An old tube of glucose tabs pictured next to a new tube.I didn’t think that all of my breakfast had digested, but I couldn’t just wait for it. I had to treat the low. I had a full tube of glucose tablets in my pocket, that is 40g of carbs. If you can believe it, according to how much insulin I had on board, that wouldn’t cut it. It might have given whatever undigested breakfast time to catch up, but I also wasn’t done exercising. I didn’t want to risk being low again in a bit. So I check my wallet. It was a great day – I had a five-dollar bill and a ten-dollar bill.

While my wife kept walking I went looking for the vending machines. I had my mind set on a nice cold bottle of OJ or apple juice. But because of the construction there was only one vending machine in the building, and it was a snack machine (not a drink machine). It also would not accept a fiver. I begged the women at the front desk for change, and got some one-dollar bills. Back to the vending machine for a bag of skittles. After I got my fix I started chowing down and went back to the entrance to the gym.

Those parents out there will understand that I didn’t want to let the kiddos see me with a bag of candy when I didn’t have any for them. So I stayed near the door to the gym while I ate my skittles and waited for my blood sugar to come up. A slight sweat on my head and a wet spot in the middle of my shirt. Breathing hard. I was tearing those skittles up. Cramming more into my mouth at one time than my teeth and tongue could manage. Damn low bg.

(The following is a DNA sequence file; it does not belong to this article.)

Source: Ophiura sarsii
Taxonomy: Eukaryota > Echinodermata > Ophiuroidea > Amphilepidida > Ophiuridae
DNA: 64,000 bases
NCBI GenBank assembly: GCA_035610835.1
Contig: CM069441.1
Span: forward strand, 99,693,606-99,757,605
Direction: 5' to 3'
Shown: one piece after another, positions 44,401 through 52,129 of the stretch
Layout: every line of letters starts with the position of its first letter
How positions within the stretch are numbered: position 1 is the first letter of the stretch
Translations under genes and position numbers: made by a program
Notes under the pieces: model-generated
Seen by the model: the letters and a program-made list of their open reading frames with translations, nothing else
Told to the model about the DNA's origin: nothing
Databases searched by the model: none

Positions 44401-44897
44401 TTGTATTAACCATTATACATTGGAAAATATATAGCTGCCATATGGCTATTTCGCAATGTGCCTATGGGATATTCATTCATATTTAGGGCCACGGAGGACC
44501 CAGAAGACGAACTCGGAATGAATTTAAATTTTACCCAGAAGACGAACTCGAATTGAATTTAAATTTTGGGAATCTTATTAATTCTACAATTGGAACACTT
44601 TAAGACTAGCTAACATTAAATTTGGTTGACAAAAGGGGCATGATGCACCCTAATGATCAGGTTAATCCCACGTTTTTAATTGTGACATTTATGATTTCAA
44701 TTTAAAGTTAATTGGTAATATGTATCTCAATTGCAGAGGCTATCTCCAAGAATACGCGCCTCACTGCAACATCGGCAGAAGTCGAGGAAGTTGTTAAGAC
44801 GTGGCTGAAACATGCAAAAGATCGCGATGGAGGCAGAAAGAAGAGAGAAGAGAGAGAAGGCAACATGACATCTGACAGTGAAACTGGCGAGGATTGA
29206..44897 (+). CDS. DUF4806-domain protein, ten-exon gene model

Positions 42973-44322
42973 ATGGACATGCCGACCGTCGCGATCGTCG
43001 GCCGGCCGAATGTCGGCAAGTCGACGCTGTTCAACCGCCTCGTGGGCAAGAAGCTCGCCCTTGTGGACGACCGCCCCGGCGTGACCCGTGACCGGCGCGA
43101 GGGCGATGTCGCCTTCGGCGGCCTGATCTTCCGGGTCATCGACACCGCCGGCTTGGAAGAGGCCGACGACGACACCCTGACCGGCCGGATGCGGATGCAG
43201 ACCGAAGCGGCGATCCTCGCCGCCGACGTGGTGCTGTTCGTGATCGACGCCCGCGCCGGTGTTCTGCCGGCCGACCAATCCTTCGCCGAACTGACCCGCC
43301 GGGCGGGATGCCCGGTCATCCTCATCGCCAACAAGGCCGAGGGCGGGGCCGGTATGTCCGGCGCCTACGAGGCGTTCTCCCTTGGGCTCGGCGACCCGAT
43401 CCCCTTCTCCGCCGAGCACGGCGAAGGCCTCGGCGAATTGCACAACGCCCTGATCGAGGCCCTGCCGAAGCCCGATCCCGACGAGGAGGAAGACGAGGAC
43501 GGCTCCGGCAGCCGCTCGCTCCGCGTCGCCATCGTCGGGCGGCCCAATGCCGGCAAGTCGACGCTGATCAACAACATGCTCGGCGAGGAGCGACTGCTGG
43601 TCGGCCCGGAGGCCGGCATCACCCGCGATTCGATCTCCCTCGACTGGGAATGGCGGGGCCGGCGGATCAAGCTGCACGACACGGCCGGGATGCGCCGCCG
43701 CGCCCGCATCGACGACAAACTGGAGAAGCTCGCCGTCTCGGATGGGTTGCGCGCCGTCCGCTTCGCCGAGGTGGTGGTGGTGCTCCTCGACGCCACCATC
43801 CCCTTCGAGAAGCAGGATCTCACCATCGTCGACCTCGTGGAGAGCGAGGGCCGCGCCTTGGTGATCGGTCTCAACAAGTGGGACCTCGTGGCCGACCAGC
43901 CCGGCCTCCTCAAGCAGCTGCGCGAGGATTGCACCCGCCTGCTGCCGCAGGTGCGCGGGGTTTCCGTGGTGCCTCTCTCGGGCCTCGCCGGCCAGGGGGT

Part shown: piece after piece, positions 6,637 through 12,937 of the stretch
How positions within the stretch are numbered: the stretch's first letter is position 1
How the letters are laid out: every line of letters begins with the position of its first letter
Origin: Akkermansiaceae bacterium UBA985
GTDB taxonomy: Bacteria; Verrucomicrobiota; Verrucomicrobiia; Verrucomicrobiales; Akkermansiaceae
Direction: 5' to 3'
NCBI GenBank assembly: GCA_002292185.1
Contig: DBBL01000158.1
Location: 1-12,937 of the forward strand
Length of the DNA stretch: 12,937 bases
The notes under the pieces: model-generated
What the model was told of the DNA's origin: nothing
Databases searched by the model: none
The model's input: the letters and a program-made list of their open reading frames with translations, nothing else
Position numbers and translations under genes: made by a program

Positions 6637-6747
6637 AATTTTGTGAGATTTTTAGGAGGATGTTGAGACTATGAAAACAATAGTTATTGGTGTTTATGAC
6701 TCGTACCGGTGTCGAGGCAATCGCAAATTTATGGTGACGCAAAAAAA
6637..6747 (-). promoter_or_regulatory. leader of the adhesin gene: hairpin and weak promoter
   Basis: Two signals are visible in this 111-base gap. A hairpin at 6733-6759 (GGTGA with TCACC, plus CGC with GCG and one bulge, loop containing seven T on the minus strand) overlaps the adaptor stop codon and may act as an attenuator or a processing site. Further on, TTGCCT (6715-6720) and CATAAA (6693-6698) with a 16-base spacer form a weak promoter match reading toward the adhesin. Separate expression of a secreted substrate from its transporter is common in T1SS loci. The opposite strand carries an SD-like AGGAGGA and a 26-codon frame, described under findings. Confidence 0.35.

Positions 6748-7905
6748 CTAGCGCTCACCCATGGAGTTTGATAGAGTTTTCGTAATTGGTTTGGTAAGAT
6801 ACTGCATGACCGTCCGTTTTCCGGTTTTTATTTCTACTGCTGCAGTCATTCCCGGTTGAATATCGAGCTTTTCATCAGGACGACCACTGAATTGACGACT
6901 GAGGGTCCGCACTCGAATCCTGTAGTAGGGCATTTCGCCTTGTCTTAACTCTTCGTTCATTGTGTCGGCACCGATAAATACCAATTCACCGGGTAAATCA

Out of the corner of my eye I see spinner dude, heading right for the door. The one I’m standing in. Great. The irrational part of my mind (read: majority) starts running wild.

I can only imagine what he’s thinking. “Look at that fatass. He was just up there trying to work it off, and now he’s here eating candy faster than his mouth can handle it. Pitiful.”

I stepped to the side and avoided even looking in his direction as he passed by.

The moment stuck in my head. He didn’t know I didn’t have a choice. I had to do it.

As irrational as it may be, even with the health club fitness nut mentality that some people have, it doesn’t mean he was thinking that.

Even if he was – who cares? It was literally all in my head. But that’s how my head works sometimes. Especially when I’m low.